Gjon: We noticed that. It’s largely the same as every time you buy a racing game, seeing the word “realistic” somewhere in the description regardless of whether it actually is. People forget that as of now, rFactor 2 is still the only way to get day-to-night-to-day racing with driver swaps, a rejoin feature, weather conditions, a variable road surface, pit stops, car damage, tire wear and flatspot damage, as well as with 25+ cars in an event non-stop for hours.

Doug: So will we see more and more emphasis placed on tools for league race admins?

Gjon: We discussed this at-length a long time ago and have a lot of good ideas.

Doug: One of the big successes this past year has to be the release of the 64-bit version. It has really helped overcome the 32-bit memory problem in Windows. It seems to have emerged quite quickly. Was it a priority 1 project or was it just not as intense time wise as anticipated, or some other reason it appeared rapidly?

Gjon: Intense effort. We needed to move forward and it became quite high priority once it was decided it needed doing.

Doug: What about new technology with the virtual headsets? Any updated news to report?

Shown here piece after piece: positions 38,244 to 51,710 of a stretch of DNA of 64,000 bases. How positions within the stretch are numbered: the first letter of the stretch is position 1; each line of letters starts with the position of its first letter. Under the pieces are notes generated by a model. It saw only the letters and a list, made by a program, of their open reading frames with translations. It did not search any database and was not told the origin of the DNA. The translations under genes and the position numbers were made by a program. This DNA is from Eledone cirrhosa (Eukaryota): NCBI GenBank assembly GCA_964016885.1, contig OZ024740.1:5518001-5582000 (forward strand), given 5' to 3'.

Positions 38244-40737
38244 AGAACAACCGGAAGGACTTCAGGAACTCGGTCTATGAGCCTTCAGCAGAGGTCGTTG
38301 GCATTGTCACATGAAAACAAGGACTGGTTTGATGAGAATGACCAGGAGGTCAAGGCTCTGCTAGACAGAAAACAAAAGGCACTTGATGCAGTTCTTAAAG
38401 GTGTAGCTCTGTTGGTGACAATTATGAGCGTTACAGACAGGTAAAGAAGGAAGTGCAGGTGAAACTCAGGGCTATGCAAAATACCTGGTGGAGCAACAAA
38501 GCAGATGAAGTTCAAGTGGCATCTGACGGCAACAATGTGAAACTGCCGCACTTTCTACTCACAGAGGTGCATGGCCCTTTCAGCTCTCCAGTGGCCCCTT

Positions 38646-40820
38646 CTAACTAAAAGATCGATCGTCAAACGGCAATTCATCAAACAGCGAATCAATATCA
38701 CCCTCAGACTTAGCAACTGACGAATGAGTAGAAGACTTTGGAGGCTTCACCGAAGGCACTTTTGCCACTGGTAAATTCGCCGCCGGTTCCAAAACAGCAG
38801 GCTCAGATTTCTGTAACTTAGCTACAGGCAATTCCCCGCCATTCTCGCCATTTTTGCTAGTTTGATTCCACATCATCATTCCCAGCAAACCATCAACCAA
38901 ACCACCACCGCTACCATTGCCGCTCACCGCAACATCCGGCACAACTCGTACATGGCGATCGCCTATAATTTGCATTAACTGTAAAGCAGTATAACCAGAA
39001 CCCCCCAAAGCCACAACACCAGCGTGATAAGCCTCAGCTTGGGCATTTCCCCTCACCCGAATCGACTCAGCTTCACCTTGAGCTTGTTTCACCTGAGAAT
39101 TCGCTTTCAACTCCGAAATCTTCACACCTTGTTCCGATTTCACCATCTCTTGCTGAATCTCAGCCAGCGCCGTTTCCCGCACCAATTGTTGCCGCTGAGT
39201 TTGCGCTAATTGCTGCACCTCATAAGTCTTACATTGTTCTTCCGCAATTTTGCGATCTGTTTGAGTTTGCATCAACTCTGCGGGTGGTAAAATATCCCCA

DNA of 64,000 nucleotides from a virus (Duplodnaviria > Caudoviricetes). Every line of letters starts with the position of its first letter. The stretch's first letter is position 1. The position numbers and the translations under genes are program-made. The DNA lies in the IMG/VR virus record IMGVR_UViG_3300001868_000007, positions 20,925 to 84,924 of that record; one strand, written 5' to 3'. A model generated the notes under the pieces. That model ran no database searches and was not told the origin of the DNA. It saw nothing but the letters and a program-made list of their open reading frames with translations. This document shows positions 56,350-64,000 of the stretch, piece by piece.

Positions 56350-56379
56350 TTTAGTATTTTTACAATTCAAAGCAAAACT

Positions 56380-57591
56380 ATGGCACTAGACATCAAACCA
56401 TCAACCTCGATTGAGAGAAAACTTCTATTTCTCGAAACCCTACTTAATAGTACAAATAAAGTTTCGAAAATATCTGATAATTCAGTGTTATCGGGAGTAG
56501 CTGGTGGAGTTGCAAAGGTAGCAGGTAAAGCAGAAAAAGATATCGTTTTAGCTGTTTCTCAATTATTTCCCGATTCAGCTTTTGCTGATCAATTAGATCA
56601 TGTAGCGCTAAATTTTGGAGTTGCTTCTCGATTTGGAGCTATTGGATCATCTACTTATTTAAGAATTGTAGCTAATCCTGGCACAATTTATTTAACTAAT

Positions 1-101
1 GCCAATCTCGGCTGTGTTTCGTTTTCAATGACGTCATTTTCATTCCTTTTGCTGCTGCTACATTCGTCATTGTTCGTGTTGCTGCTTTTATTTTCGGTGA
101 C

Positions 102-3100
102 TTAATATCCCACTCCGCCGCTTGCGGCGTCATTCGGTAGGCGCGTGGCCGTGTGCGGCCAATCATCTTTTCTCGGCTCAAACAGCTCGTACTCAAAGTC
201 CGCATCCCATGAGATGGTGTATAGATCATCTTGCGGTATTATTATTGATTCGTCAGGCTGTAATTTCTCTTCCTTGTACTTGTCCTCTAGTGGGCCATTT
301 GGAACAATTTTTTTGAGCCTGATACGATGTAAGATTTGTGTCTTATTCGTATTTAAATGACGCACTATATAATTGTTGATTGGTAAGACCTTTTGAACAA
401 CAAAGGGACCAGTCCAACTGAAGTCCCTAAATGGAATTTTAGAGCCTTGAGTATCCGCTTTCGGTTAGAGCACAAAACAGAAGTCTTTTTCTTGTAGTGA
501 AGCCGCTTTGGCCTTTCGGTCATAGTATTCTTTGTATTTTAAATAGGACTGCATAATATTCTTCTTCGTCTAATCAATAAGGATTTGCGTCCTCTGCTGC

Gjon: We did some work on it with the original Rift device. We already had some of the basics in there from earlier products and the Rift work enhanced this further. At some point soon we will carve out time and finish this up for not only the Rift but for all devices of this class.

Doug: How is support for multi-view coming along?

Gjon: I don’t really have any issues with it. There was an interface/tool in the works some time ago for helping to set it up, but has yet to be completed.

Doug: Before the end of 2014? With the ever-growing interest in three-screen systems, it is becoming more-and-more important.

Gjon: I don’t see it happening in the coming month, but can’t say for sure it will make it in for 2014.

Doug: What is the latest on NVIDIA-based GPUs and AMD/ATI based GPUs? Has AMD/ATI been any more responsive about resolving the standing problems with their cards running rFactor 2?